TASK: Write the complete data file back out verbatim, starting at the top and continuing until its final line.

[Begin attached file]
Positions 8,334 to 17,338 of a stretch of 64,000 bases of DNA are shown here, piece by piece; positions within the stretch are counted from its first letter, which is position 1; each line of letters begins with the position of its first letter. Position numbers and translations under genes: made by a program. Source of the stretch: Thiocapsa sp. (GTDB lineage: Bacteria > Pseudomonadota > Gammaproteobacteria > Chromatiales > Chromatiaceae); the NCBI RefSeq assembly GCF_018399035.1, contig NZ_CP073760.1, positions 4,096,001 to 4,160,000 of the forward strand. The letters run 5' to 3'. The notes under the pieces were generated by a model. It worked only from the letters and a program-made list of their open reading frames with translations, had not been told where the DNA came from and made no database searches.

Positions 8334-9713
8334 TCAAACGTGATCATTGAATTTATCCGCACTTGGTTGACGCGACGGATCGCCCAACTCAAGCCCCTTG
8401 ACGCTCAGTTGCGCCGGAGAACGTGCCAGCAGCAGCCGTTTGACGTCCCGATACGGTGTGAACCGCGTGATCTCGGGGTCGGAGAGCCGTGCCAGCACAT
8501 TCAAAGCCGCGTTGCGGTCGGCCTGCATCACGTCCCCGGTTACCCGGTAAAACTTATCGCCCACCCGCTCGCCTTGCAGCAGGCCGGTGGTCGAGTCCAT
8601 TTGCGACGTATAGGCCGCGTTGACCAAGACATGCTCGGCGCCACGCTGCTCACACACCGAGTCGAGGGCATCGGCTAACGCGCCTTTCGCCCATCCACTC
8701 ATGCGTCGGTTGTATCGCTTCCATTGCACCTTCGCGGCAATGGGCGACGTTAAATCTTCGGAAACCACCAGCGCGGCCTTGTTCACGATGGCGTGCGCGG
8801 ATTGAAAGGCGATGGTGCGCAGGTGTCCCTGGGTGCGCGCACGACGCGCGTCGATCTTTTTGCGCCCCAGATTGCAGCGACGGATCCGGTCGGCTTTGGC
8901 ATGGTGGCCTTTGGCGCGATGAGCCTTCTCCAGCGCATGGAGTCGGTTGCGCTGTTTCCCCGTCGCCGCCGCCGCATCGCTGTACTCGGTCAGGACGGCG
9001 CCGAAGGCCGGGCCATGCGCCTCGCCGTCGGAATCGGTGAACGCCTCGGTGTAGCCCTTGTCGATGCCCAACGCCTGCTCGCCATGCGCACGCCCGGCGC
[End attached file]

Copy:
Positions 8,334 to 17,338 of a stretch of 64,000 bases of DNA are shown here, piece by piece; positions within the stretch are counted from its first letter, which is position 1; each line of letters begins with the position of its first letter. Position numbers and translations under genes: made by a program. Source of the stretch: Thiocapsa sp. (GTDB lineage: Bacteria > Pseudomonadota > Gammaproteobacteria > Chromatiales > Chromatiaceae); the NCBI RefSeq assembly GCF_018399035.1, contig NZ_CP073760.1, positions 4,096,001 to 4,160,000 of the forward strand. The letters run 5' to 3'. The notes under the pieces were generated by a model. It worked only from the letters and a program-made list of their open reading frames with translations, had not been told where the DNA came from and made no database searches.

Positions 8334-9713
8334 TCAAACGTGATCATTGAATTTATCCGCACTTGGTTGACGCGACGGATCGCCCAACTCAAGCCCCTTG
8401 ACGCTCAGTTGCGCCGGAGAACGTGCCAGCAGCAGCCGTTTGACGTCCCGATACGGTGTGAACCGCGTGATCTCGGGGTCGGAGAGCCGTGCCAGCACAT
8501 TCAAAGCCGCGTTGCGGTCGGCCTGCATCACGTCCCCGGTTACCCGGTAAAACTTATCGCCCACCCGCTCGCCTTGCAGCAGGCCGGTGGTCGAGTCCAT
8601 TTGCGACGTATAGGCCGCGTTGACCAAGACATGCTCGGCGCCACGCTGCTCACACACCGAGTCGAGGGCATCGGCTAACGCGCCTTTCGCCCATCCACTC
8701 ATGCGTCGGTTGTATCGCTTCCATTGCACCTTCGCGGCAATGGGCGACGTTAAATCTTCGGAAACCACCAGCGCGGCCTTGTTCACGATGGCGTGCGCGG
8801 ATTGAAAGGCGATGGTGCGCAGGTGTCCCTGGGTGCGCGCACGACGCGCGTCGATCTTTTTGCGCCCCAGATTGCAGCGACGGATCCGGTCGGCTTTGGC
8901 ATGGTGGCCTTTGGCGCGATGAGCCTTCTCCAGCGCATGGAGTCGGTTGCGCTGTTTCCCCGTCGCCGCCGCCGCATCGCTGTACTCGGTCAGGACGGCG
9001 CCGAAGGCCGGGCCATGCGCCTCGCCGTCGGAATCGGTGAACGCCTCGGTGTAGCCCTTGTCGATGCCCAACGCCTGCTCGCCATGCGCACGCCCGGCGC